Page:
26 June, 2019
Wealth and state pension funds are expanding their horizons to private markets, to complement an existing focus on stocks and bonds.
Sovereign wealth funds are piling into India, buying stakes in everything from airports to renewable energy, attracted by political stability, a growing middle class and reforms making it more enticing for foreigners to invest. Wealth and state pension funds are expanding their horizons to private markets, to complement an existing focus on stocks and bonds. Almost every jurisdiction in the western world is raising the bar for entry for foreign investors but in India it's the other way round. There's also the attraction of the demographics and a lot of assets that sovereign funds like, such as infrastructure, where there's a huge appetite for foreign funding.
Indian Prime Minister Narendra Modi's election win last month consolidated his Hindu nationalist party's power base and is expected to stimulate further foreign investment. Foreign institutional investor flows into Indian equities are $11 billion year-to-date, surpassing the total annual tally in each of the four previous years and setting 2019 on course for the highest annual inflows since 2012. India's benchmark BSE Sensex has soared nearly 10% year-to-date.
The attention sovereign funds are giving India is like that they have paid to China. Private equity deal activity in India surged to $19 billion in 2018, the highest level in at least a decade, according to PitchBook data. Sovereign wealth funds and pension funds participated in about two-thirds of that amount. Among recent deal, Singapore's GIC sovereign wealth fund and the Abu Dhabi Investment Authority (ADIA) this month agreed to make a further investment of $495 million in renewable energy firm Greenko Energy Holdings, which has wind, solar and hydro projects. India is widening its use of solar and wind energy to help reduce its reliance on fossil fuels.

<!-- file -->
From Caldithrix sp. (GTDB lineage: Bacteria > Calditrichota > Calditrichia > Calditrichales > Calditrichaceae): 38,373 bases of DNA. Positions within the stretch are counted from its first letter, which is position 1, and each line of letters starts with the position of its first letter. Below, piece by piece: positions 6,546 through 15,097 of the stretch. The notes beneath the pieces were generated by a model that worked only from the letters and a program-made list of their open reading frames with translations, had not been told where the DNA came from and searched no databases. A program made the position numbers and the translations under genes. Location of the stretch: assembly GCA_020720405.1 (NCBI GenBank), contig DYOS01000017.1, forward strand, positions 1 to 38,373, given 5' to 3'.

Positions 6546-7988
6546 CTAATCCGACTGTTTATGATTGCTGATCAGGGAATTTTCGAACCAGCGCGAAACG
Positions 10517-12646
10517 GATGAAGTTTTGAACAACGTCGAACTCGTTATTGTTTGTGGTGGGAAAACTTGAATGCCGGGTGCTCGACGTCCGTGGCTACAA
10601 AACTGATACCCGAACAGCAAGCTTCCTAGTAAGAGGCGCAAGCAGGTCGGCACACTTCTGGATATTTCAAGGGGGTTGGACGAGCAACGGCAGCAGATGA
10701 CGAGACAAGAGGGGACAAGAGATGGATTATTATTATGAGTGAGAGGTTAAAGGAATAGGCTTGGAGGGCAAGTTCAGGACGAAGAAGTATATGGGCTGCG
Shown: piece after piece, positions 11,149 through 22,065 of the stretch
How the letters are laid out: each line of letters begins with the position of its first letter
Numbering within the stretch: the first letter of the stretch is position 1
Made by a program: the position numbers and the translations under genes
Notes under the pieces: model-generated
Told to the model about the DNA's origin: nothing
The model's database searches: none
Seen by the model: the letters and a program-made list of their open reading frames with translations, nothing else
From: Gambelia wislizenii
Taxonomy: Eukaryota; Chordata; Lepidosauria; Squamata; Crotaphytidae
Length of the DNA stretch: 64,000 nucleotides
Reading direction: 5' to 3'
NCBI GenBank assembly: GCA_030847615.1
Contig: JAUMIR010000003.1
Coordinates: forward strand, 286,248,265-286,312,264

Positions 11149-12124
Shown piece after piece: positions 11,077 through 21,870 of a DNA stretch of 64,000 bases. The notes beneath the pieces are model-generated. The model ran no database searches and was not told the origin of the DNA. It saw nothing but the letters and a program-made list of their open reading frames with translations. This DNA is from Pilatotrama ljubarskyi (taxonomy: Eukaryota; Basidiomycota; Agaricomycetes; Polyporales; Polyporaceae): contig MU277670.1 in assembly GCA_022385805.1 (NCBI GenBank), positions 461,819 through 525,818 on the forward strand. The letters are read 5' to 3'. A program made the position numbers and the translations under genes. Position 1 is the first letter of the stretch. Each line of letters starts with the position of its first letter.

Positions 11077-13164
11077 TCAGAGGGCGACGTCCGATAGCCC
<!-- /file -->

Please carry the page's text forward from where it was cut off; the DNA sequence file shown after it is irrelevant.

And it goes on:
Regulatory reforms are also bolstering sentiment and drawing in wealth funds. Indian-based fund managers were from this year licensed to manage foreigners' portfolio holdings in the country, where previously such assets had to be managed outside India.
Bankruptcy resolution rules introduced in 2016 helped pave the way for ADIA's $500 million investment earlier this year in a distressed debt fund. The investment was seen as an effort to launch a secondary market in India's mountain of distressed debt and help ease the burden on local banks.
Nidhi Broking Services Pvt. Ltd.
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